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Damp Issues in 19th Century Flint Cottage

Dylan Woods

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Hello forum,

I am seeking some advice in relation to internal damp problems at my in-laws house on the Norfolk coast.
The house is around 150 years old, end of terrace, solid masonry walls with a stone flint exterior, which is painted white externally on 2 of the 3 elevations.
The house was refurbished around 10 years ago, at which point internal dry lining was installed on some of the internal walls but not all.
There are two separate areas in the house where the damp is most prevalent and I am seeking some advice as to what might be causing it.
The house does not have a bathroom extractor fan or any passive background means of ventilation such as trickle vents, but as a house is used infrequently for a few days every 3-4 weeks, so not occupied all of the time.

Damp Area No1 (see photos below)

Damp visible on ground and first floor level on one external wall.

  • The external photo highlights the position of the damp externally.
  • The damp patches are visible at ground and first floor.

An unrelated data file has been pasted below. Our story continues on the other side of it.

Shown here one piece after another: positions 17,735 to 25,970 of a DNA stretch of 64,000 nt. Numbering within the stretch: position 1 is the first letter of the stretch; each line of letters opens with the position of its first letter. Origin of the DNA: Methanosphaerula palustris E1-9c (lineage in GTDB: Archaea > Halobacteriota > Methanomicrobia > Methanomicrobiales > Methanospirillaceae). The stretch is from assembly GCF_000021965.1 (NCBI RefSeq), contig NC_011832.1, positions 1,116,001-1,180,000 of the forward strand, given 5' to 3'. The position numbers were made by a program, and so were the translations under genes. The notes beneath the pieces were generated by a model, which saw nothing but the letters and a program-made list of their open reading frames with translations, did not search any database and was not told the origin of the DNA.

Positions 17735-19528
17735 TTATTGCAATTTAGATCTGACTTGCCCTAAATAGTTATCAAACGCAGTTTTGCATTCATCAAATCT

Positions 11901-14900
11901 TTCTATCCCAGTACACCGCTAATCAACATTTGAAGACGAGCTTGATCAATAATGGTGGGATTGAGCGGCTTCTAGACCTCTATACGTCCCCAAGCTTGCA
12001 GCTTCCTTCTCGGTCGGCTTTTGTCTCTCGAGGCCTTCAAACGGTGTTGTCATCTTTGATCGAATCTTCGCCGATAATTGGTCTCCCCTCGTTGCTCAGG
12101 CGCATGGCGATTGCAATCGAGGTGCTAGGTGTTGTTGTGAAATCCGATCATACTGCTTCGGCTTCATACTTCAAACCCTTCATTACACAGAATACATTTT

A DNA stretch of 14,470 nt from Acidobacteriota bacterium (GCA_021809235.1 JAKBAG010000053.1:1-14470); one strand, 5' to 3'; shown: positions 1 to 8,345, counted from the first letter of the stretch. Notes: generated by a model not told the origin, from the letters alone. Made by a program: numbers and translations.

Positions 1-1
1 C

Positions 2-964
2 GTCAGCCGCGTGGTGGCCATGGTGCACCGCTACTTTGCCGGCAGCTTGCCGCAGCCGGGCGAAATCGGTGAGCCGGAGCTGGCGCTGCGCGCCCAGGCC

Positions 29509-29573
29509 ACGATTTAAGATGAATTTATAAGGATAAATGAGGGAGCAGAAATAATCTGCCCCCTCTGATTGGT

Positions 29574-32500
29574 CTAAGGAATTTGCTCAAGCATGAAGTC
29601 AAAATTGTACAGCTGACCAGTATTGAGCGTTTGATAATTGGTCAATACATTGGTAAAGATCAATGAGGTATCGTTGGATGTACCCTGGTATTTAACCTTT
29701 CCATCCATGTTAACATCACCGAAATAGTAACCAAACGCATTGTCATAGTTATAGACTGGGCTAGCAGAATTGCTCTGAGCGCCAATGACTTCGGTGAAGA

• Damp at high level and low level, both wet looking walls and blistering.
  • This area of wall is plaster on solid wall (not dry lined) and I am unsure if it is lime or cement based plaster.
  • The damp is blistering the plaster.
  • The ground floor is partially subterranean but only a few hundred mm I think.
  • The gutter apparently sometime overflows due to being connected to the neighbours, however I am now sure this would cause wall damp and apparently the roof flashings have been inspected and are in good order.






Damp Area No2 (see photos below)


These damp patches are located on walls that are above external ground level – see external photo showing internal floor level in blue and damp in red.

  • These walls are dry lined.
  • Generally damp at low level with damp patches and ‘spots’.





I have suggested to in-laws that they should install some background ventilation and get appropriate extractor fans, however I think the problem is more serious that this given the varying types of damp.

Any help or advice much appreciated and thank you in advance.



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I'd start by checking the gutters and fixing, making sure there is sufficient capactiy to take the water from next door if they are unable to have their own down pipe


Bathroom and kitchen need an extractors


What temperature is the house kept at when unoccupied?

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